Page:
However, by dolling them up in 1950s-60s clothes, pearls, hair styles, and high heels, even ordinary girls turn into centrefold material. (A matter of taste, I suppose.)
Carpenter (Navy), Cooper (Air Force), Sheppard (Navy), and Glenn (Marine Corps) get into an argument…
America’s first man in space prepares to board. His identity is not revealed until the last minute. Everyone assumes it is John Glenn, the most media-friendly of the seven in those conservative times.
I have a 1/48th scale model of a Redstone-Mercury. It is not very large.
This photo shows Gus’s view of the helicopter as it attempts to snag the sinking Mercury space craft—while Gus is waving frantically to indicate that he is on the point of drowning.
Tom Wolfe wrote:
In flight test, if you did something stupid, if you destroyed a major prototype through some lame-brain mistake such as hitting the wrong button–you were through! You’d be lucky to end up in Flight Engineering.
While Chuck and Glennis stand in the smoking ruins of Pancho’s Happy Bottom Riding Club, an F-86 carves a steep three-sixty in the sky. (I wonder if it is the same one I saw fly past offshore Bournemouth beach in the late summer of 1992.)
It does not really show in this still frame, but this guy is so much like the real Johnson!
This one is writing down Vice-President Johnson’s ranting, but she is about to be rescued by a guy in a suit who opens the car door.
Cooper was the capcom in Australia during Glenn’s flight. The film ties in the ‘fireflies’ surrounding the capsule, as described by Glenn, with the flying embers rising from the aborigines’ camp fire.
Tom Wolfe wrote:
And then he would turn to one of the wives, whose hands were so full of cow meat she couldn’t budge, and he would bend down and turn on a huge Karo-syrup grin, to show his deference to the ladies, and say in a suddenly huge voice that would make the poor startled woman drop the reeking maroon all over her lap: “Hi, there, little lady! Just damned glad to see you too!”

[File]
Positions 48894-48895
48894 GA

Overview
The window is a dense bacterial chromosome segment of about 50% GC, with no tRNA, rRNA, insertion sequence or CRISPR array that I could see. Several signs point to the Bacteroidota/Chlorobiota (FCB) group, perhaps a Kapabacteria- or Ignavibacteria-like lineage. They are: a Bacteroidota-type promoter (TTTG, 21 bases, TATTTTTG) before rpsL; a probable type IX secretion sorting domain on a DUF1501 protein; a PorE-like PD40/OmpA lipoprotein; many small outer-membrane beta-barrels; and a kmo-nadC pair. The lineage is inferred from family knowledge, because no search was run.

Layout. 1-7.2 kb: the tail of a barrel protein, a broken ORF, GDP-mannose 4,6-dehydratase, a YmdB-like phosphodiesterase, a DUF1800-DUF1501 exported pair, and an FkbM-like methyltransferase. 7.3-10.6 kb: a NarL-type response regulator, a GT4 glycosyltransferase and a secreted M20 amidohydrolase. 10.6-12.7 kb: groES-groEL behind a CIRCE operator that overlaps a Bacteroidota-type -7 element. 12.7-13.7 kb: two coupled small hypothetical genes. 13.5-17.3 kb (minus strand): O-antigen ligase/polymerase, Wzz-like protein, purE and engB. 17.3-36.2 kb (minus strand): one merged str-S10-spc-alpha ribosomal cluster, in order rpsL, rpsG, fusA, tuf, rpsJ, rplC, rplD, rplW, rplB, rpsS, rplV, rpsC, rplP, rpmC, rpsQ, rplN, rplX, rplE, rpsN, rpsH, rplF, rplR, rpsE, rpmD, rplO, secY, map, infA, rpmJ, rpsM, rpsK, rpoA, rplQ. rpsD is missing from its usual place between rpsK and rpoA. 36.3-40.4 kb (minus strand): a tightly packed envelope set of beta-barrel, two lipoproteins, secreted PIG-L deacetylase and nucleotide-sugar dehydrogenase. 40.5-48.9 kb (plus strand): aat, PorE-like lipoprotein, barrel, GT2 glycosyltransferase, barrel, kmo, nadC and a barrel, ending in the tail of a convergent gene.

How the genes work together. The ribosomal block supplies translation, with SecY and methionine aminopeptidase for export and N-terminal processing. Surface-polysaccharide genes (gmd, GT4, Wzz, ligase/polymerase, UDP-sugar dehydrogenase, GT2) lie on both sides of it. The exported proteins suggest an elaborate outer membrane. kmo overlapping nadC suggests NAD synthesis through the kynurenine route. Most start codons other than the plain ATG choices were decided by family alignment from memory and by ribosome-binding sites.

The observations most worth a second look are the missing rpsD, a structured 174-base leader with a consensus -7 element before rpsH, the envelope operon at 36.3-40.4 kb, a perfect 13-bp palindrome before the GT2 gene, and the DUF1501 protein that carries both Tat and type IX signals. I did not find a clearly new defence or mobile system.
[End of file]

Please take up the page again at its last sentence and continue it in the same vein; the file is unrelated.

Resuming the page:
The air conditioning hit them like a wall. Everybody’s bone marrow congealed. It made you feel like your teeth were loose.
The Houston Coliseum scene is inter-cut with Yeager’s fateful flight in the rocket-assisted NF-104 (actually a normal F-104 in the movie).
Pilots were already beginning to crunch it with the F-104 simply because the engine flamed out and they fell to the ground with about as much glide as a set of car keys. But Yeager loved the damned ship. It went like a bat. As the commandant of ARPS, he seized the opportunity to test the NF-104 as if it had his name on it.
The Carpenters; Rene (Susan Kase) and Scott (Charles Frank). Scott Carpenter was the only one of the Mercury 7 who was not a test pilot. He flew PBY Catalina flying boats in World War II.
Yeager, his helmet on fire, plummets. This is a real skydiving scene.
Project Mercury and Gemini astronaut Wally Schirra with hang glider pilots Burke Ewing (left) and W.A. ‘Pork’ Roecker at Torrey Pines, San Diego, in the late 1970s. Reprinted courtesy of Ultralight Flying! magazine.
Related (internal links)
Rocket science, my Glencoe Models 1/76th scale Vanguard research rocket
Saving Major Tom, my review of the 1967 James Bond movie You Only Live Twice, which includes some real rocket launches and special effects space flight
Smilin’ Al, of the Cape—my review of Light This Candle, The Life and Times of Alan Shepard, America’s First Spaceman, by Neal Thompson, 2004
Space flight and hang gliding (including NASA test pilot Mark “Forger” Stucky)
Whisky Kilo Two Eight tells all—my review of Trailblazers, Test Pilots in Action, by Christopher Hounsfield, 2008. (It includes a section on the F-4 Phantom, which Mark flew in the Marines.)
See also (external links)
Armstrong Photo Gallery—collection of photos at NASA Armstrong Flight Research Center (previously known as the Dryden Flight Research Center)
The Right Stuff (film) from Wikipedia, the free encyclopedia